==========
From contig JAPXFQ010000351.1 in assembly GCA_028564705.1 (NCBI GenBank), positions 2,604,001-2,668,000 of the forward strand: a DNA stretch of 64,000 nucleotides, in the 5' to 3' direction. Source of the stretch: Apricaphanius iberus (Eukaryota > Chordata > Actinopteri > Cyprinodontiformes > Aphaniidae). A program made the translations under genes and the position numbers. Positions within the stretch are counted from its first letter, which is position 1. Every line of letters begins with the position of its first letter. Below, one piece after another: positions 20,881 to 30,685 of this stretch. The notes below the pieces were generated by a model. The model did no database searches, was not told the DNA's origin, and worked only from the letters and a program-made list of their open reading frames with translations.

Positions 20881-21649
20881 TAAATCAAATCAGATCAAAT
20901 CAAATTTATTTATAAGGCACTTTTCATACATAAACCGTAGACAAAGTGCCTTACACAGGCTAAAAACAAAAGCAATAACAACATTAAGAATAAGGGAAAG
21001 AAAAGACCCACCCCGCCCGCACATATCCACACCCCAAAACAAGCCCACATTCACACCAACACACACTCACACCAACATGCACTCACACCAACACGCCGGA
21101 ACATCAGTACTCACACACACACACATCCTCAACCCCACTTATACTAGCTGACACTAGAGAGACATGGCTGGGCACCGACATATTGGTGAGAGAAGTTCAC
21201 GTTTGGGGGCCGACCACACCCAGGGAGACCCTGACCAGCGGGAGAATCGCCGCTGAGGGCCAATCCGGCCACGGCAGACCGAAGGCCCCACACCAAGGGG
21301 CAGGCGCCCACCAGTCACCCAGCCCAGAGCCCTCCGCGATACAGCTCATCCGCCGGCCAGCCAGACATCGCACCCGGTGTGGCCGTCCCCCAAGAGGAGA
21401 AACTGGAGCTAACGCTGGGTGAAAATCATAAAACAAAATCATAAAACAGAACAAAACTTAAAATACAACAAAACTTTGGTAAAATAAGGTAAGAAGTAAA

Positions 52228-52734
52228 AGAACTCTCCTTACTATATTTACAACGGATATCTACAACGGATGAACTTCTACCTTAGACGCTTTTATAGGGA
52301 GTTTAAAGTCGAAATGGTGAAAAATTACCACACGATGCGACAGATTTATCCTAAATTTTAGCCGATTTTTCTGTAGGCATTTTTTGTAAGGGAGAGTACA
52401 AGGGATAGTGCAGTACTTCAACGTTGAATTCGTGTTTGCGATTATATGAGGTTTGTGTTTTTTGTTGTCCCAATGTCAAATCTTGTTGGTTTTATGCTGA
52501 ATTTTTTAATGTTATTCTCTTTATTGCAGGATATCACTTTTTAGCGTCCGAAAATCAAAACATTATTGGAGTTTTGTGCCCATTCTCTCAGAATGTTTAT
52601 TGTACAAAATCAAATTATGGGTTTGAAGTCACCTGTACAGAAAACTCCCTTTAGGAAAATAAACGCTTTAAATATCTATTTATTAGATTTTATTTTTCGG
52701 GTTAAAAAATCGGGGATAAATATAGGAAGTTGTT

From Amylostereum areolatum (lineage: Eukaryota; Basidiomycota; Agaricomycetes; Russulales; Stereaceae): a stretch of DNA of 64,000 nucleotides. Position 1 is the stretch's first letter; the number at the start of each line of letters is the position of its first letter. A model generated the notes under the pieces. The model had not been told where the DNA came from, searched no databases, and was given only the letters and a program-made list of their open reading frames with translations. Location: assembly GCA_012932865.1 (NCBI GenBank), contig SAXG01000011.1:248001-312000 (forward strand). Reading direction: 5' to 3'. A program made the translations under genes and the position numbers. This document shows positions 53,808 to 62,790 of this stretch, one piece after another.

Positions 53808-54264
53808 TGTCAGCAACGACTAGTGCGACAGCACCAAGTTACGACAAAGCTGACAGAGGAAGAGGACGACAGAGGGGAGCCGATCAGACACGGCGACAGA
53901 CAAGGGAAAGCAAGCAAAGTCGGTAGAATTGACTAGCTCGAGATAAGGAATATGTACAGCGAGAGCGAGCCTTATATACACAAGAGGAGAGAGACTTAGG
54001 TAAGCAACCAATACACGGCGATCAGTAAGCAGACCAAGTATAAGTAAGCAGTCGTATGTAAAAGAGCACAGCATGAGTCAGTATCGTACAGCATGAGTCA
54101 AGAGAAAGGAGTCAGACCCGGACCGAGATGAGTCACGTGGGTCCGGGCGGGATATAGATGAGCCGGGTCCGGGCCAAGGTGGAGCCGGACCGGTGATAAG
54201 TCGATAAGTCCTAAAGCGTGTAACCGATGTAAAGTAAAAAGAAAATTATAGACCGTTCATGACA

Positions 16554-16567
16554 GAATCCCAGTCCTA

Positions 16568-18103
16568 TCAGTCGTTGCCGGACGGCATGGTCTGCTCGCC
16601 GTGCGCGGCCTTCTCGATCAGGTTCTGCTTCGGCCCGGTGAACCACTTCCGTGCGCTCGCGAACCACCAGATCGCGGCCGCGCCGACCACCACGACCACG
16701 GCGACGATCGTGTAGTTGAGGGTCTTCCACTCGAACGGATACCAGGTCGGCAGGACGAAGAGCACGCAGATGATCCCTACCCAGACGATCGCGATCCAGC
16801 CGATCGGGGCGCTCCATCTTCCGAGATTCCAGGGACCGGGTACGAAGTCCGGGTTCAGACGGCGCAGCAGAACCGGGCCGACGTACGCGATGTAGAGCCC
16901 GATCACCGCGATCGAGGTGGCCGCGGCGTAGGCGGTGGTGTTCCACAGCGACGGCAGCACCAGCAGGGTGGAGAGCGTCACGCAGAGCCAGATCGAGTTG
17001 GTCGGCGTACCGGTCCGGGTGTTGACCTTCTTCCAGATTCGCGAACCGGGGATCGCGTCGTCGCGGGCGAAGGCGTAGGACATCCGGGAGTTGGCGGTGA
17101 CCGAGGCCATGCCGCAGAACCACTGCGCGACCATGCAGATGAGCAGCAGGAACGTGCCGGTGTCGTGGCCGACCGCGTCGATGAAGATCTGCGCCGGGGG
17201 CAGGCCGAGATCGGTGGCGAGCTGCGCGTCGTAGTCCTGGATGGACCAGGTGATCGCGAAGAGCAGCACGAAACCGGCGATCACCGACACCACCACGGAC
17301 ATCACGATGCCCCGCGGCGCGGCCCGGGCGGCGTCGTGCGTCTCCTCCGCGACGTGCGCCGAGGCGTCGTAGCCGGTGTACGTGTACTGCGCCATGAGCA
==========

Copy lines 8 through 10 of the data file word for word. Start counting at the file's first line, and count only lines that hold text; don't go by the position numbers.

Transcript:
21301 CAGGCGCCCACCAGTCACCCAGCCCAGAGCCCTCCGCGATACAGCTCATCCGCCGGCCAGCCAGACATCGCACCCGGTGTGGCCGTCCCCCAAGAGGAGA
21401 AACTGGAGCTAACGCTGGGTGAAAATCATAAAACAAAATCATAAAACAGAACAAAACTTAAAATACAACAAAACTTTGGTAAAATAAGGTAAGAAGTAAA

Positions 52228-52734